In regard to economic policy, Republicans believe that government regulations and high corporate taxes have stifled business growth, while Democrats believe that regulations ensure that corporations do not contribute too much to pollution, and that policies which favor corporations inevitably harm the common citizen (O’Connor and Sabato, 113). Republicans have traditionally believed in the free market, which is the concept that the economy under a capitalist system largely can regulate itself, and that government regulations against corporations are largely unnecessary, particularly those that focus on limiting pollution that is believed to cause climate change. On the other hand, the Democrats believe that corporations left unchecked will inevitably cause harm to the environment and exploit common workers, and therefore regulations serve to protect the interests of the American public. An additional issue related to economic policy would be in regard to minimum wage, as Republicans believe that raising the minimum wage would cause corporations to conduct layoffs as they would not be able to afford paying this increase, while Democrats believe that raising the minimum wage will benefit the lives of workers and improve the quality of life for the common individual.

Although Republicans and Democrats have consistently differed in ideology and policy for decades, the recent Presidential election was the most polarizing in recent history, and therefore these issues have become more divisive than ever. Republicans favor immigration reform, repealing the Affordable Care Act, and deregulating policies relating to the economy, while Democrats favor maintaining and even increasing immigration, keeping the Affordable Care Act in place, and maintaining economic policies that are designed to prevent pollution and exploitation. Many of the current shifts that can be seen in the media, such as an increased attention to immigration reform and health care policy, are due to Trump’s victory over Clinton last fall, as Clinton was seen largely as an extension of Obama era policies while Trump represented an outsider who campaigned under the promise to overhaul the government from within.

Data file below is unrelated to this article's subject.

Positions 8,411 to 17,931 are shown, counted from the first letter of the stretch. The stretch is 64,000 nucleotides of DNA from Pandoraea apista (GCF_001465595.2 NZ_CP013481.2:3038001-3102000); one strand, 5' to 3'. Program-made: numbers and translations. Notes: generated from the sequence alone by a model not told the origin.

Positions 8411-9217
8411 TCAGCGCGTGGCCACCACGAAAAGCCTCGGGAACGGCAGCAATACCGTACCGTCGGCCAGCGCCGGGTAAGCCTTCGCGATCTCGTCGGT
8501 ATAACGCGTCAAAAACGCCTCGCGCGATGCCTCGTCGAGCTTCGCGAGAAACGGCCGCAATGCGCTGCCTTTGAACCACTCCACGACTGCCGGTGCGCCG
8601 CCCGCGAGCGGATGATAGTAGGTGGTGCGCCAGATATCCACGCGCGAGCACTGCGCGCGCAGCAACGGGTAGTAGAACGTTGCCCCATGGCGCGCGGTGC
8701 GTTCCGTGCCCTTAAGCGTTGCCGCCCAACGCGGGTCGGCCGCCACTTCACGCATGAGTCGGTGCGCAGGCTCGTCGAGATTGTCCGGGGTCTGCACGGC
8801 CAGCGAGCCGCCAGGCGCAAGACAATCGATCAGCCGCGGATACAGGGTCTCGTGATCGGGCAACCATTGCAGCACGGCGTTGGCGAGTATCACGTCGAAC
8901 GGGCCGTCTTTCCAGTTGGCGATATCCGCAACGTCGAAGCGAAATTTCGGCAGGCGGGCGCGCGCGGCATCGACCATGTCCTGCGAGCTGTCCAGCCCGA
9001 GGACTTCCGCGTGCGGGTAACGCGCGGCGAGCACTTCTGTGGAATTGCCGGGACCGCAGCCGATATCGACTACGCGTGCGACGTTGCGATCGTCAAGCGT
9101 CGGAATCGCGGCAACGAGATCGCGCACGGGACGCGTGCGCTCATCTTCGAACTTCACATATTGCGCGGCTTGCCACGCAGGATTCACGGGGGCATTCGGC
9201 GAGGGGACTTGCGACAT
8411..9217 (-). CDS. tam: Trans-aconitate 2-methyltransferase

• Moore, Kathleen M. “US immigration reform and the meaning of responsibility.” Immigration (2017): 12.
  • O’Connor, Karen J., and Larry J. Sabato. American Government: Roots and Reform-2016 Presidential Election. Pearson, 2017.
  • Jensen, Carsten, and Michael Bang Petersen. “The politics of health care.” American Journal of Political Science 61.1 (2017): 68-83.